Exam #1 - Jonathan Willemain 10/27/07 Prof. Donahue...

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Jonathan Willemain 10/27/07 Prof. Donahue Philosophy Exam #1 1. Validity is a term used to define an argument. An argument must agree with the following rules for it to be valid. First, if the premises are true then the conclusion must be true. Second, it is impossible for the premises to be true if the conclusion is false. A counter-example to an argument is an example that proves it wrong. For example if I were to say that all m&m’s are blue then any non-blue m&m would be a counter-example. An argument can still be valid even if it has a false conclusion. This just means that the premises are probably false. For example consider the argument. a. All q-tips are items made of gold. b. All items made of gold are time-travel devices. c. Therefore, all q-tips are time-travel devices. Obviously we know that q-tips aren’t time travel devices so the conclusion is clearly false. Also the argument is valid because if both of the premises is true then the conclusion would have to be true 2 .There are two points of vulnerability for the Divine Command Theorist who believes that all righteousness transcends from God. The following statement makes the theorist choose his path in the argument: “Is what is moral commanded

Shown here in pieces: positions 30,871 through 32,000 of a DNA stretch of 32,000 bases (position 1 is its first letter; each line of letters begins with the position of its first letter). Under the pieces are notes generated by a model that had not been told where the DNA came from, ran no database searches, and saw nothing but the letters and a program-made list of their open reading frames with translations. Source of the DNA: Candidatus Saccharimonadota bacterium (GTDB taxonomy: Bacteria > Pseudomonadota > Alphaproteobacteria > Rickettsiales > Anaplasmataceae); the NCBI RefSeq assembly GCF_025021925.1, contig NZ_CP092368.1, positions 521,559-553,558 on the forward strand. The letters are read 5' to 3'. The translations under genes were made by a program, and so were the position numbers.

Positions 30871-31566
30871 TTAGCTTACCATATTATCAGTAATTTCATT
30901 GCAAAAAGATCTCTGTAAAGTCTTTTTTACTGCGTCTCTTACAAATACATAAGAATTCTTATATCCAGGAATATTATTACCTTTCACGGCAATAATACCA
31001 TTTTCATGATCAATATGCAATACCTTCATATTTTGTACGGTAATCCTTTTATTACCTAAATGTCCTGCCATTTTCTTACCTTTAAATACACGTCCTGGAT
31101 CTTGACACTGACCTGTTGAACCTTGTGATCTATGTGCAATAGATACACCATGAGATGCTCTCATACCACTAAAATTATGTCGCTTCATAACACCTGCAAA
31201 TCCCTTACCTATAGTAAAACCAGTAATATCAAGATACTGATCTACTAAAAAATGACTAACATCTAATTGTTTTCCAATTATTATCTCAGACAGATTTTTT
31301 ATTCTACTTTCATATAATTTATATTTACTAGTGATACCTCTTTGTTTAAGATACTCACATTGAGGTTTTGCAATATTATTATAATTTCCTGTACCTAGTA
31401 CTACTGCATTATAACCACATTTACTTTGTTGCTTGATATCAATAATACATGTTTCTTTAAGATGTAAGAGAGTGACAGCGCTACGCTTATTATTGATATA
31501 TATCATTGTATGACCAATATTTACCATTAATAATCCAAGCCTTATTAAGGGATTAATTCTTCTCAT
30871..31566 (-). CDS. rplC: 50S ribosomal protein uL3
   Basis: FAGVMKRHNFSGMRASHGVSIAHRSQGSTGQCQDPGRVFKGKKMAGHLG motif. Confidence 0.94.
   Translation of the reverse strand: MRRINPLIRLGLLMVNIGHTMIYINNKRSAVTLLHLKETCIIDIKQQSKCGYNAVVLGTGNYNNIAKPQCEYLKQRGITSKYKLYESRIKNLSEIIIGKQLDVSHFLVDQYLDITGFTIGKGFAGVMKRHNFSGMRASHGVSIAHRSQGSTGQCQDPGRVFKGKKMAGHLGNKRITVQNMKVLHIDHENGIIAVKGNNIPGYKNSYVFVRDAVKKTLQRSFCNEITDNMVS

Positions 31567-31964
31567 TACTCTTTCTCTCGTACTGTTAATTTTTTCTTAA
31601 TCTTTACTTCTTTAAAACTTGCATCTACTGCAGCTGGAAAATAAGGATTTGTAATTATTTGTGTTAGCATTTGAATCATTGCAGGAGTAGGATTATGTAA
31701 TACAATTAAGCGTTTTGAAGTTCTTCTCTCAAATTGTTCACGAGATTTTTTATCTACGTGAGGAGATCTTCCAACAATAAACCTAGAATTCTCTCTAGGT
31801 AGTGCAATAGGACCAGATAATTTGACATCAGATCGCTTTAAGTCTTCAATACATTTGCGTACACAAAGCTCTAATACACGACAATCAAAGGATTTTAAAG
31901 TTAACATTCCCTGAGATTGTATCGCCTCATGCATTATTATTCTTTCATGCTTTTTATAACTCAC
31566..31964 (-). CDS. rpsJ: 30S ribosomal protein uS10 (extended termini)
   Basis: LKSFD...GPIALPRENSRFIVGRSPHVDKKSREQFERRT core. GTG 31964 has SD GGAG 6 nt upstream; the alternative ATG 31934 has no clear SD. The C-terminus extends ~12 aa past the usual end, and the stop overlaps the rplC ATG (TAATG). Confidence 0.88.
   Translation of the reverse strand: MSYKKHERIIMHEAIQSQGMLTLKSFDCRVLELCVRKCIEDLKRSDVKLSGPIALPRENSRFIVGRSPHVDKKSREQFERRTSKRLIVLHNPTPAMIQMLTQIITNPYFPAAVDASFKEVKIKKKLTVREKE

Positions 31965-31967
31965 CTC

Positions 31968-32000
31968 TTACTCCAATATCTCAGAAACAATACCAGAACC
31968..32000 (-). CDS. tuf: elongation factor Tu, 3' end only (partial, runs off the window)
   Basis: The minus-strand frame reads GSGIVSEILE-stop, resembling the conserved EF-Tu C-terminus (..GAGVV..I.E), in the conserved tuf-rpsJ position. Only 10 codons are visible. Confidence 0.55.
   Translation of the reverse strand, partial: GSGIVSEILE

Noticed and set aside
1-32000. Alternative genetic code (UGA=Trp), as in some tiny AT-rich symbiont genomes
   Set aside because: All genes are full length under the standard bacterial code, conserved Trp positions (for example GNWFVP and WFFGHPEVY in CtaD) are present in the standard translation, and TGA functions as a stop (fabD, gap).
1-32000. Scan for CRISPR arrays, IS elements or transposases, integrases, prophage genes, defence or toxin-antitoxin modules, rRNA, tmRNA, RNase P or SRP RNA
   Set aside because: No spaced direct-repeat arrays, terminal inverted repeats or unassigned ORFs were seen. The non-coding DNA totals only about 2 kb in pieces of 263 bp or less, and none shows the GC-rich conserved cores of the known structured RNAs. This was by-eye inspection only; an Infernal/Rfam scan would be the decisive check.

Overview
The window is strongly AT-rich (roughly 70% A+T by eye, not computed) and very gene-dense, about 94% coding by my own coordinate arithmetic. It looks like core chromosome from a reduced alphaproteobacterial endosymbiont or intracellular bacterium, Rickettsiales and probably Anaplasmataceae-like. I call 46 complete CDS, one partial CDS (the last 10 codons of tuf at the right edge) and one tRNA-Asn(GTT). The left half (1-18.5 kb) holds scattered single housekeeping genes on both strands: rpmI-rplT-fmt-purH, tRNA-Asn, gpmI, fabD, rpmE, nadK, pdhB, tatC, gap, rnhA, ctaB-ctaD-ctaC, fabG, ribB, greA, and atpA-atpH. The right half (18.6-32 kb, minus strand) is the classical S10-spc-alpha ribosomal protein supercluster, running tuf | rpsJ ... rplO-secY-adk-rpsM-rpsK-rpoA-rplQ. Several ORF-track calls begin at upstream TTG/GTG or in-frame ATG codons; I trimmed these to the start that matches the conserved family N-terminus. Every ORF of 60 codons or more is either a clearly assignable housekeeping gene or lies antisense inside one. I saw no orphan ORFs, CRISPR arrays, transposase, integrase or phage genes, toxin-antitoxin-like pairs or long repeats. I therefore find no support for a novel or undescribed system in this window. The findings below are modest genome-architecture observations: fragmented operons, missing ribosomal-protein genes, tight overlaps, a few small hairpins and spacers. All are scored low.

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This note was uploaded on 04/15/2008 for the course PHL 101 taught by Professor Dontknow during the Fall '06 term at UMass Dartmouth.

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Exam #1 - Jonathan Willemain 10/27/07 Prof. Donahue...

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